Nicodemus National Historic Site protects the only remaining western town settled by freed African American Settlers during the Reconstruction Period. There was a call for African Americans to start moving westward and they were promised land in the free state of Kansas for Homesteading.
They came in droves, on train, on foot, and carrying all their belongings. In hope for a better, brighter future.
History of Nicodemus
Go to Kansas
After the Civil War, formerly enslaved African Americans were told to head west to Kansas “the Promised Land” to experience freedom and opportunity.
Kansas sounded like a great opportunity. They were told they would be given land to farm, places to grow, a home of their own for their own people. Kansas was also the land of the famous abolitionist John Brown who at the time of his death was one of the most famous Americans in the US.
Knowing that many blacks had dreams dashed in the south and other parts of the country, a black minister and white land promoter created fliers to promote settlement in Kansas in the area that would become Nicodemus. The fliers generally advertised to African Americans in Kentucky and Tennessee and seriously overexaggerated the abundance of resources and the low-cost of land.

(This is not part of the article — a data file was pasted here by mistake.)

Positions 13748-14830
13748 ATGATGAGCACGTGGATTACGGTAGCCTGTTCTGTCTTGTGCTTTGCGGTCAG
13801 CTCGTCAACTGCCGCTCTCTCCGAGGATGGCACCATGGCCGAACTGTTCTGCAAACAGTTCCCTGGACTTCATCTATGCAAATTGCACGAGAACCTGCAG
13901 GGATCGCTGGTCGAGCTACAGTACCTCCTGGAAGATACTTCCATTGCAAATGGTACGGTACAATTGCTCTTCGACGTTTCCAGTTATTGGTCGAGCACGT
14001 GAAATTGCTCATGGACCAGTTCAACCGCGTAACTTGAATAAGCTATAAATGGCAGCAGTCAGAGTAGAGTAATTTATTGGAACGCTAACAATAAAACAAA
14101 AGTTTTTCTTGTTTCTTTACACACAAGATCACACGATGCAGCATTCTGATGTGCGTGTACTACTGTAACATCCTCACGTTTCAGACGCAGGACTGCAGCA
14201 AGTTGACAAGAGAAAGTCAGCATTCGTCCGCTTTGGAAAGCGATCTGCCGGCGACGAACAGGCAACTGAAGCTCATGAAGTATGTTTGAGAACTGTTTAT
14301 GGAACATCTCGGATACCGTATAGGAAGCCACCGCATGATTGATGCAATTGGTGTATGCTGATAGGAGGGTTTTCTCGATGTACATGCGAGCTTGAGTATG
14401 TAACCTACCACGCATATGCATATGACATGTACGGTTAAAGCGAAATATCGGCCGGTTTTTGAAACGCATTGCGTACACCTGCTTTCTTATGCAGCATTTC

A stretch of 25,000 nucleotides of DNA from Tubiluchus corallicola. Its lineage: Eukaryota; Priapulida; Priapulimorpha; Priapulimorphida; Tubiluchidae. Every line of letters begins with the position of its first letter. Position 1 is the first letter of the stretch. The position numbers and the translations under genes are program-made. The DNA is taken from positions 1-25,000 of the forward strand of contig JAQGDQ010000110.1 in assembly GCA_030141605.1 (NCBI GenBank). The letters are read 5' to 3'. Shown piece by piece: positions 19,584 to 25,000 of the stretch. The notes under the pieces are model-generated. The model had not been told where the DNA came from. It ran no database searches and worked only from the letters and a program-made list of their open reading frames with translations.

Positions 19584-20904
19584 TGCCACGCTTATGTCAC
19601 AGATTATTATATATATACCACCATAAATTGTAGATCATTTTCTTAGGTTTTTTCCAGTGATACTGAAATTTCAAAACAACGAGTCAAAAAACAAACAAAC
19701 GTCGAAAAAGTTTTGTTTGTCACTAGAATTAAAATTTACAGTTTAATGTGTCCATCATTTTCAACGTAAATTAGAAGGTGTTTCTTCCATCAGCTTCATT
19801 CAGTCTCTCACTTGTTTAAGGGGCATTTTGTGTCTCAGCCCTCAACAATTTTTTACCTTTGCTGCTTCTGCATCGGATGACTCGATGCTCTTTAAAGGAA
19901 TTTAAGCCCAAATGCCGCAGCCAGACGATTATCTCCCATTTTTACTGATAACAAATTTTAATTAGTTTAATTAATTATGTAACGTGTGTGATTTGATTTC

Influx of Settlers
And so they came. By train as far as they could go, by walking, and bring everything they owned. They were like where is it? Where could it be?
In the distance they saw smoke and people pointed there, there is Nicodemus. Although it wasn’t the inviting amazing place they had been led to be believe. There wasn’t a town there at all. People were living in dugouts and not in real houses. It was not an inviting place and it was going to be a lot of work.
The first settlers came to the area in 1877, however it wasn’t until a decade later that the there was enough built up growth to sustain a town of up to 200 people.
What began as several dugouts across the prairie starting becoming an actual planned town. Even though all the hardship, people starting making opportunity out of what seemed to be hopelessness.
Before the end of the 19th century, Nicodemus had a bank, hotel, several pharmacies, groceries, general stores, barbershops, liveries and hat makers.
Decline of Nicodemus
The decline of Nicodemus was not sudden although there was a sudden final end to the growth of the town as well. There were obviously tough moments for being a town built primarily by and for black Americans during the reconstruction period of American history.
They had hope that the railroad as it came through the west would bring more people and more jobs. However, the railroad ended up bypassing Nicodemus and this was the true beginning of the end for the city. Without the railroad people needed to go elsewhere for jobs and they ended up traveling across the river to where the Union Pacific Camp was which became the town of Bogue.
Many people still did stay in Nicodemus and if you visit the area and even the site of the historic park. You’ll meet the descendants of these hope filled Americans. The person working at the site the day I was there was one of the descendants of those original settlers.